Ether Has Joined Bitcoin as a Commodity
Ether Has Joined Bitcoin as a Commodity
On October 10, Commodity Futures Trading Commission (CFTC) chairman Heath Tarbert announced they have come to a decision regarding the cryptocurrency ether: It will be recognized as a commodity. 1
Wall Street has been scrambling to stay one step ahead of the rapid growth that’s happening in the cryptocurrency world. Bitcoin and ether are not just new companies arriving on the stock market, they represent a completely new technology that breaks the mold… and they don’t fit easily into the typical financial “boxes” that the SEC and CFTC traditionally deal with.
The CFTC first announced that bitcoin was a commodity in 2015, and in a 2018 court case a federal judge backed that decision up by ruling that virtual currencies are commodities. 2 The CFTC had previously not officially determined the status of ether, which is the second-largest cryptocurrency.
What is a Commodity?
The ruling that bitcoin and ether are commodities is important for several reasons. To understand why, it’s important to know what a commodity is.
Commodities are products that can be traded, whose quality varies very little between producers. Investopedia describes it this way:
“A commodity is a basic good used in commerce that is interchangeable with other commodities of the same type.” 3
For example, oil is a commodity. You expect to pay roughly the same amount when you gas up your car at Chevron as you do at 7-11, and you expect the quality of the gas to be about the same in both places. When you buy gold, you expect that 24-carat gold will be the same no matter where you buy it. That makes it easy to know, as a consumer, if you’re paying a fair price for what you’re buying.
It also makes it easier to predict what you might spend in the future for that commodity. For example, the Chicago Board of Trade might decide the price of a bushel of high-quality corn, and then farmers can plant crops and sell “futures” for the corn they are growing. That ensures they will get a set price on their product, even if prices drop while the corn is growing.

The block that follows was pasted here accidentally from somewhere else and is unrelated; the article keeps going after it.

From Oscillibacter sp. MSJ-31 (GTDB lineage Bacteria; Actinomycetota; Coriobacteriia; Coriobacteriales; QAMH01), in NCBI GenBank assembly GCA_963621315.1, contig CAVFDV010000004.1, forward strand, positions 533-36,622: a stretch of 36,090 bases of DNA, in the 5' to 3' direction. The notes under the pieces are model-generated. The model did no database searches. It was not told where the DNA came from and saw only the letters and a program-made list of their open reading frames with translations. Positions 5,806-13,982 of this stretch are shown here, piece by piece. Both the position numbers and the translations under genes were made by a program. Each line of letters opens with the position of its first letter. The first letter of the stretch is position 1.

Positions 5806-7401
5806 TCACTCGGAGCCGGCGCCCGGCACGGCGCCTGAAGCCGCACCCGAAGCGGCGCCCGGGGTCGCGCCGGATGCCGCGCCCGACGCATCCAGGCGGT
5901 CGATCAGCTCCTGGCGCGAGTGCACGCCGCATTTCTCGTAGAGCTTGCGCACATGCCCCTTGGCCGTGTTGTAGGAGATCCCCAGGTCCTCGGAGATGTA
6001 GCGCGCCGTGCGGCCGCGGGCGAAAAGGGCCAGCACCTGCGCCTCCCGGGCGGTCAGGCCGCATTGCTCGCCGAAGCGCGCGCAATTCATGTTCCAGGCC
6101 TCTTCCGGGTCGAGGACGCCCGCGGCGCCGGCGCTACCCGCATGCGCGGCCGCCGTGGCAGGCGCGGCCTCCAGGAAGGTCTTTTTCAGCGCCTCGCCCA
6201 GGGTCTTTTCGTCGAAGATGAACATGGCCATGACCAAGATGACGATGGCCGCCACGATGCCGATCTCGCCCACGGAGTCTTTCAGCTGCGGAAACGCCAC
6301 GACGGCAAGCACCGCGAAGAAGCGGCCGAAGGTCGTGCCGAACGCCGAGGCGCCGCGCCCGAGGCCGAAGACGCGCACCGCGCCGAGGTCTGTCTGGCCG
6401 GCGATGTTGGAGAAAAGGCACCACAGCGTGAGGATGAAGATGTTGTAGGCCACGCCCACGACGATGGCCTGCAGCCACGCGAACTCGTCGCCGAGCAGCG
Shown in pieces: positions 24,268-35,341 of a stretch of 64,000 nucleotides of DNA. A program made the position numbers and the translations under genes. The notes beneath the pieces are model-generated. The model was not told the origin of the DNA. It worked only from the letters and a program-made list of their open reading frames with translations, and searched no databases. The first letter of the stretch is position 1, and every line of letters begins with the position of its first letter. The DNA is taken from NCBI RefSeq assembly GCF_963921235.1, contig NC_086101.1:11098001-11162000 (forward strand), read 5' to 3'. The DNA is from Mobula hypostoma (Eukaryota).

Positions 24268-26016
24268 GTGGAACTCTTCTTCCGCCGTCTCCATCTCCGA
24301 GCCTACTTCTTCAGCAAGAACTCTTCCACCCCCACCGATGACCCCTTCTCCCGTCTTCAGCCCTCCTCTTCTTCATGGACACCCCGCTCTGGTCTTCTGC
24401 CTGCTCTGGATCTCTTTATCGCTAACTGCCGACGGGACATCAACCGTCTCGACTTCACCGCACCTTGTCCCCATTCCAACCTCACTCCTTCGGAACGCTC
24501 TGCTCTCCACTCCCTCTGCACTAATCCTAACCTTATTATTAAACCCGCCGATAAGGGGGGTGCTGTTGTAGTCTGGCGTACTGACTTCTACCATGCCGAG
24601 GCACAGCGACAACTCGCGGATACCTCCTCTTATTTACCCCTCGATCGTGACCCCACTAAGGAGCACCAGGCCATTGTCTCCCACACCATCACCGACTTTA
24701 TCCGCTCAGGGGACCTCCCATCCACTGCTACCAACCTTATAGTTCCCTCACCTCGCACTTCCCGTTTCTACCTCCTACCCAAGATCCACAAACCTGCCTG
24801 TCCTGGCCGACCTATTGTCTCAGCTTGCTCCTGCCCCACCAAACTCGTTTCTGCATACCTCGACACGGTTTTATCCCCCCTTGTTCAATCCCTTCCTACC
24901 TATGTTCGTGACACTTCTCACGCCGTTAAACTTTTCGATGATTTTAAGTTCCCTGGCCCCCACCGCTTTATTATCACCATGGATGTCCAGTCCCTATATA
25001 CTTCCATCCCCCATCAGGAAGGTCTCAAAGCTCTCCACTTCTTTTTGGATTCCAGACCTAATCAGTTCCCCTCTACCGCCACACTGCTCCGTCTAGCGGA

Investors can buy futures directly, for example, a breakfast cereal company might purchase corn from a farmer. More often, futures are bought and sold on the stock market without the physical product ever being exchanged. For instance, if an investor believed that the price of corn might go up in the next six months, they could buy a future at a set price. If the price does go up, that investor has made money…if it goes down, they lose money.
What Makes Crypto a Commodity?
Traditional commodities like gold, silver, grain, and oil are easy to identify. They are physical products that people have been trading for years and have a well-established track record. Cryptocurrency like bitcoin and ether don’t fall into that category, and in the past, their value has varied widely.
S how did the CFTC decide to classify these as a commodity?
A court case from the 1940’s involving a citrus farm has become the standard by which the CFTC decides what qualifies as a commodity. Known as Howey’s Test, it’s a way to determine if parties have entered into a speculative enterprise. According to Investopedia,
“From the perspective of the Howey Test, the operative question, in this case, is whether or not cryptocurrency investors are participating in a speculative enterprise, and if so, if the profits those investors are hoping for are entirely dependent upon the work of a third party.” 4
In the case of bitcoin and, now, ether, the CFTC has decided that the answer is “yes.”
Why Is This Important?
Being listed as a commodity is important for bitcoin and ether for several reasons, mainly related to the identity of the product itself.
First, it clearly shows what the SEC and CFTC do not consider bitcoin and ether: they aren’t being seen as currencies. While a currency can be traded as a commodity, that’s not the main way they are used… and because cryptocurrency is not backed by a government or by anything other than its market value, the powers that be don’t recognize it as a real currency.
That means that while you might be able to purchase a house with crypto if the seller is willing to trade, you aren’t really using it as currency— you’re essentially doing the same thing you’d be doing if you exchanged gold for the home.
On the other hand, being recognized as a commodity is a step in the right direction as far as validating bitcoin and ether. It means that they have been around long enough and have enough of a track record that their value is accepted on a large scale. It means that futures can be bought and sold, which gives people an option to make money without owning the actual product.
Finally, it means that bitcoin and ether will be under the authority of the CFTC… which will regulate it and investigate cases of fraud. This creates a new level of security that’s important to investors and could usher in a host of new investors who were not comfortable investing in crypto beforehand.
Dr. Patrick Gentempo